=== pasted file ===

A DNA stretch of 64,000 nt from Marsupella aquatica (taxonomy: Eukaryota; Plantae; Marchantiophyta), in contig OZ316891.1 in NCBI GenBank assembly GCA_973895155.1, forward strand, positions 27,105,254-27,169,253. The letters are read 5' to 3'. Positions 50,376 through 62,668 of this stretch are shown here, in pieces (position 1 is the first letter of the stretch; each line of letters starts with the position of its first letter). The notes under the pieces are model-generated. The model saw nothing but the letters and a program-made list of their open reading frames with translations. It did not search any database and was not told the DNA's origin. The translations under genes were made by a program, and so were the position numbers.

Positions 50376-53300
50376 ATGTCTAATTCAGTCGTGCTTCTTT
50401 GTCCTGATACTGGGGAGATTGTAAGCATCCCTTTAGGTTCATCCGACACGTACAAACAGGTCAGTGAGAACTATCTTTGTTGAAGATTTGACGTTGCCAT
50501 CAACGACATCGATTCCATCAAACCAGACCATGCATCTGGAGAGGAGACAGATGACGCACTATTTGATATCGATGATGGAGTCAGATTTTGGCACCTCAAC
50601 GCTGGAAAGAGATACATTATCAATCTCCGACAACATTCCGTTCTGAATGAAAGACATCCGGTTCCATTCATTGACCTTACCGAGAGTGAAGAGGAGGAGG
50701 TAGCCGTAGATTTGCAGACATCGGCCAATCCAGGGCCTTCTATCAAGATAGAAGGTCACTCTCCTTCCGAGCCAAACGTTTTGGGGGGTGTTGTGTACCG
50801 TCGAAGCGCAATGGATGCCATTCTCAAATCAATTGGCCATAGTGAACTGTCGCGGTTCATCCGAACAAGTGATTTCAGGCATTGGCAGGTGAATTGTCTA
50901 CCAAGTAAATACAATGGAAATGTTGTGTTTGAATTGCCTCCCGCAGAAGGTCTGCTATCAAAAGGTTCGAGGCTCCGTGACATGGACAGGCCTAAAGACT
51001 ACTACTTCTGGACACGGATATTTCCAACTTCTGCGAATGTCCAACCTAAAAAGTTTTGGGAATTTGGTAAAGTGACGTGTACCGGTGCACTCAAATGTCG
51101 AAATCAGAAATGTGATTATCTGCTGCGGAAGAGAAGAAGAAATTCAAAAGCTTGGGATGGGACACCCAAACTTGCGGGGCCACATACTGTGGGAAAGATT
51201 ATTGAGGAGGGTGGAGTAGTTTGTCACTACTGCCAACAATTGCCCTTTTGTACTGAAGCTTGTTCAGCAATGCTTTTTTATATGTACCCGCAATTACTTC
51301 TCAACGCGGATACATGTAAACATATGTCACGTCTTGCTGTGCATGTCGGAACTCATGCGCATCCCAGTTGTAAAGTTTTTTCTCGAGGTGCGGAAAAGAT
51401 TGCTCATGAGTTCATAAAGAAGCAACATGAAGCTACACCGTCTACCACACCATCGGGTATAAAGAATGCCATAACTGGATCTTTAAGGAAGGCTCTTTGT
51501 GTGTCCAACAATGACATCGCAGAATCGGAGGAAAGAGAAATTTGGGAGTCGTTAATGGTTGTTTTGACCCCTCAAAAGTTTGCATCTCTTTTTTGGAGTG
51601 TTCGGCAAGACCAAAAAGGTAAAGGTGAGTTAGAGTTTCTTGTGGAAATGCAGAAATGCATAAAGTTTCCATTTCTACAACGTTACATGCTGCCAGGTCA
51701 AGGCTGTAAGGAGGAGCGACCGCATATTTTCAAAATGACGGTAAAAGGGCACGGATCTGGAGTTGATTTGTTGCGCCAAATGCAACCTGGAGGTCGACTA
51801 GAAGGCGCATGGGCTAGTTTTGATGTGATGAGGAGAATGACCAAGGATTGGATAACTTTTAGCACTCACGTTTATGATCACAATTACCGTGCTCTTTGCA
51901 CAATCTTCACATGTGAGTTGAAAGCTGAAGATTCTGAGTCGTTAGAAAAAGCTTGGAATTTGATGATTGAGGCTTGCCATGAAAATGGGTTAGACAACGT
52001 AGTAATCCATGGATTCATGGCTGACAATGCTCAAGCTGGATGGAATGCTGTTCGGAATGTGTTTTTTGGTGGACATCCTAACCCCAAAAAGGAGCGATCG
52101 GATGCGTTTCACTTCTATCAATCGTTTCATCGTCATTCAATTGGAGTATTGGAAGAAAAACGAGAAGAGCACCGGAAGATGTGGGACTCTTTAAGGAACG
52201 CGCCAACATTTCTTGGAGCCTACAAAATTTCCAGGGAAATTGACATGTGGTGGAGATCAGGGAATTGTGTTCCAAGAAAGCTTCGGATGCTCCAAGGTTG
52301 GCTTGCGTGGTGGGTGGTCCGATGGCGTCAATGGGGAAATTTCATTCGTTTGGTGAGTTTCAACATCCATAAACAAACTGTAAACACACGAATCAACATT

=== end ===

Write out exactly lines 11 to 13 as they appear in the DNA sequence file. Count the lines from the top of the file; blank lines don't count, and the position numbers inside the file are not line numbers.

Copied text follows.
51101 AAATCAGAAATGTGATTATCTGCTGCGGAAGAGAAGAAGAAATTCAAAAGCTTGGGATGGGACACCCAAACTTGCGGGGCCACATACTGTGGGAAAGATT
51201 ATTGAGGAGGGTGGAGTAGTTTGTCACTACTGCCAACAATTGCCCTTTTGTACTGAAGCTTGTTCAGCAATGCTTTTTTATATGTACCCGCAATTACTTC
51301 TCAACGCGGATACATGTAAACATATGTCACGTCTTGCTGTGCATGTCGGAACTCATGCGCATCCCAGTTGTAAAGTTTTTTCTCGAGGTGCGGAAAAGAT